Folks, please welcome Jame DiBiasio back today. If you have been around this week, you know I reviewed his debut novel, Gaijin Cowgirl. Jame was cool enough to provide us with some entertainment for today’s guest post. If you haven’t heard of Gaijin Cowgirl yet, let Jame give a tantalizing view of what his novel entails.
Sex! Perversion! Nudity!
Gaijin Cowgirl somehow lives, secretes, oozes sex – hostesses, prostitutes, lovers, S&M, cruelty, erotica – without a sex scene.
The cover features a silhouetted female wearing boots and a cowboy hat (and nothing else). The first pages open with a moody bird’s eye view of Tokyo and zoom in on some dodgy businessmen entering a private club filled with clad and semi-clad hostesses – one of whom, American Val Benson, is our protagonist.
Her top client pays his favorite girls to paint them in the nude. And he’s not interested in their elbows or knees. Val’s friend Suki got her start in life letting men molest her in crowded subway cars.
And so it goes. Until it stops.
I’m not against sex scenes in fiction. Where would we be without Philip Roth and John Updike filling us in on the juicy bits? Writing a sex scene is not that far off from writing an action sequence. Both involve intensely physical, fleshy confrontations that can be rendered visually, emotionally, internally, in many styles.
For this novel, though, I made a deliberate decision not to do sex scenes. Context is important too, and in this context, I am a foreign male writing about Japan and Thailand – specifically about issues around prostitution, human trafficking, titillation, weirdness and even love.
To get around the obvious perception problem of a person like me writing about perversion in Asia required one big decision and one little decision.
The little one was that I did not want to drag down a novel laden with important themes to the level of a cheap thrill. There’s enough sex in the story already; I didn’t think it needed to be made explicit. Instead I focused the narrative on violence and action scenes.
The big decision was to portray the story and its themes from a female perspective. I could have told this story from a man’s point of view. That would have been easier and in some ways more fun. There would have been a much closer review of straying hands and other body parts. That’s how guys think.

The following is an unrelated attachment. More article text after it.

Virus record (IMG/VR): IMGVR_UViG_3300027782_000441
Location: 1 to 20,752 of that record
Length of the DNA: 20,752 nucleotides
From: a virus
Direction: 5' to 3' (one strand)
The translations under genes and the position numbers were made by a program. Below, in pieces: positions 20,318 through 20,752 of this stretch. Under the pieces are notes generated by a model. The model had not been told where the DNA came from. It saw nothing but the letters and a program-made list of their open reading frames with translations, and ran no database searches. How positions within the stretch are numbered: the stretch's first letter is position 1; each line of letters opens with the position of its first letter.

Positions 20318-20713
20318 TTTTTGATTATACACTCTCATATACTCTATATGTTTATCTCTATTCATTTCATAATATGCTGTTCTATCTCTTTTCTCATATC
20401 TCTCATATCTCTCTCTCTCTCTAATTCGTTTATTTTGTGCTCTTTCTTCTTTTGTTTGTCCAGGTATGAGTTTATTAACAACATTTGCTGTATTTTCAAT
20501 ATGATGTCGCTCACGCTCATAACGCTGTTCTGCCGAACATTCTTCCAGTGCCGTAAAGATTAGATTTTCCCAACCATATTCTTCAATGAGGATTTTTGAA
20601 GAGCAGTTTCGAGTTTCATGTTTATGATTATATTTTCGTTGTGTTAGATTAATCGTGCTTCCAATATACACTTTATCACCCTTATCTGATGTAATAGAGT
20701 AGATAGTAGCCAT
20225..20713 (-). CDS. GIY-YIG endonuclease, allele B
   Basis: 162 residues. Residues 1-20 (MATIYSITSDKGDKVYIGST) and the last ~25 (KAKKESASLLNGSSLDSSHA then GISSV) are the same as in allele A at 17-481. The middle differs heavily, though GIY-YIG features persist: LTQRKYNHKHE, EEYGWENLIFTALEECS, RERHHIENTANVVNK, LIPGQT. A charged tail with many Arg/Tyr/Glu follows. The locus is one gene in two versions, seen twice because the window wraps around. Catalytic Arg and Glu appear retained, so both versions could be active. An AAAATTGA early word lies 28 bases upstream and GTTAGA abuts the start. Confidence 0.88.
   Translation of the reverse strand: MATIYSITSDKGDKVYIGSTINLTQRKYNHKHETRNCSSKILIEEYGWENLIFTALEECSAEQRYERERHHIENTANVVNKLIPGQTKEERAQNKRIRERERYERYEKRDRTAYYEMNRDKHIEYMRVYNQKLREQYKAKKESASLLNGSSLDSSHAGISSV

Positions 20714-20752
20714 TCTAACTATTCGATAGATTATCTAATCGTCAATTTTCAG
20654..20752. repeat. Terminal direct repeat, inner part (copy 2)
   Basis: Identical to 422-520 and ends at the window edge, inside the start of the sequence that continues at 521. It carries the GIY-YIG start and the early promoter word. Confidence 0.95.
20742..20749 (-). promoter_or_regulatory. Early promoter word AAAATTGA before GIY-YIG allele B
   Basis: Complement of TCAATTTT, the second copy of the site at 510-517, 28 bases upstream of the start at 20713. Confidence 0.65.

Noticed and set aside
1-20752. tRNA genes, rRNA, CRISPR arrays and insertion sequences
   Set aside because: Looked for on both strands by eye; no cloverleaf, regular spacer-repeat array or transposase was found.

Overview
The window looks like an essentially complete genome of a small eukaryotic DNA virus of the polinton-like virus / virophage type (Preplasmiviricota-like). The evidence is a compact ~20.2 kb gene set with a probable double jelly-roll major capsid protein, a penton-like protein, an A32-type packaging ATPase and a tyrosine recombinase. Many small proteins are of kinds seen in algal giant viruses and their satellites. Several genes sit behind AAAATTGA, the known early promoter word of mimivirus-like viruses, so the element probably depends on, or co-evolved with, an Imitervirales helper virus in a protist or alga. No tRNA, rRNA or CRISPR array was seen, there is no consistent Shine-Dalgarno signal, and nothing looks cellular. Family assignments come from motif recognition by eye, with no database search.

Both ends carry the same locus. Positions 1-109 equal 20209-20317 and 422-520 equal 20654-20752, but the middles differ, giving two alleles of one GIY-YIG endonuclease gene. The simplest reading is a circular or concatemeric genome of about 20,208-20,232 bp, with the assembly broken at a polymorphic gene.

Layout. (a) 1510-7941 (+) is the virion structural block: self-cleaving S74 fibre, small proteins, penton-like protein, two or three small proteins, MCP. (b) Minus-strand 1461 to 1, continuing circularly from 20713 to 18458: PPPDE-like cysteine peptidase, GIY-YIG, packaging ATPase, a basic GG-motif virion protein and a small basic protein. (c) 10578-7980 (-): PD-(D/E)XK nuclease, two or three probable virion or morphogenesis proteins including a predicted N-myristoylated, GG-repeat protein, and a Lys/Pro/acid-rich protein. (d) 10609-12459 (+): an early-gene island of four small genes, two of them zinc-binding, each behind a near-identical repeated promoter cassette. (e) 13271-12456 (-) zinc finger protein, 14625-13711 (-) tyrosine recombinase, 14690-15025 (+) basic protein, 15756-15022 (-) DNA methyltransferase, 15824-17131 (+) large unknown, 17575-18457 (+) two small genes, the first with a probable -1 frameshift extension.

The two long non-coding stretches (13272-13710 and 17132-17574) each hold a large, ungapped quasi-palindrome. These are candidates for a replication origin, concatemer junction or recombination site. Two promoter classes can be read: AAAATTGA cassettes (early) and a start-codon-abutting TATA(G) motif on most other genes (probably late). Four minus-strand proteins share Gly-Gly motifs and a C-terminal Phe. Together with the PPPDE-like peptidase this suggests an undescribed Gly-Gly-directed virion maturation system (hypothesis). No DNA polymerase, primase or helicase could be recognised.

Putting a woman at the center of action, though, made Gaijin Cowgirl a good novel. Once I had created the character of Val, I had to let her loose. She was definitely in charge. From there I saw the whole deal through her eyes, understood her motives from her first principles.
It allowed me as the (male) author the luxury of being risqué without turning the book into one of those cheesy exposés about white guys banging Asian babes. (Those are, unfortunately, a staple in many of the region’s remaining bookshops; avoid).
That’s important to me because, firstly, I don’t want to be cast as a pervy creep. I live in Asia and I want to portray things here as accurately and sympathetically as I can. I have tremendous respect for the region’s cultures, its histories, its people, so if I’m going to dive into the darker corners, my motives need to be defensible.
Secondly, I want my work to be liked by women as well as men, with the broadest appeal possible. Call me bourgeois, but I’d like to sell more copies of the book.
It’s not a guy’s fantasy tale, and it’s not a feminist manifesto. Gaijin Cowgirl, with its James Bond-like cover, is a thriller: fun, entertaining, maybe a bit of an eye-opener, and a little over the top. And definitely sexy!
This guest post is part of Jame DiBiasio’s blog tour with Premier Virtual Author Book Tours. If you would like to see further reviews, guest posts, interviews, and giveaways, check out the SCHEDULE.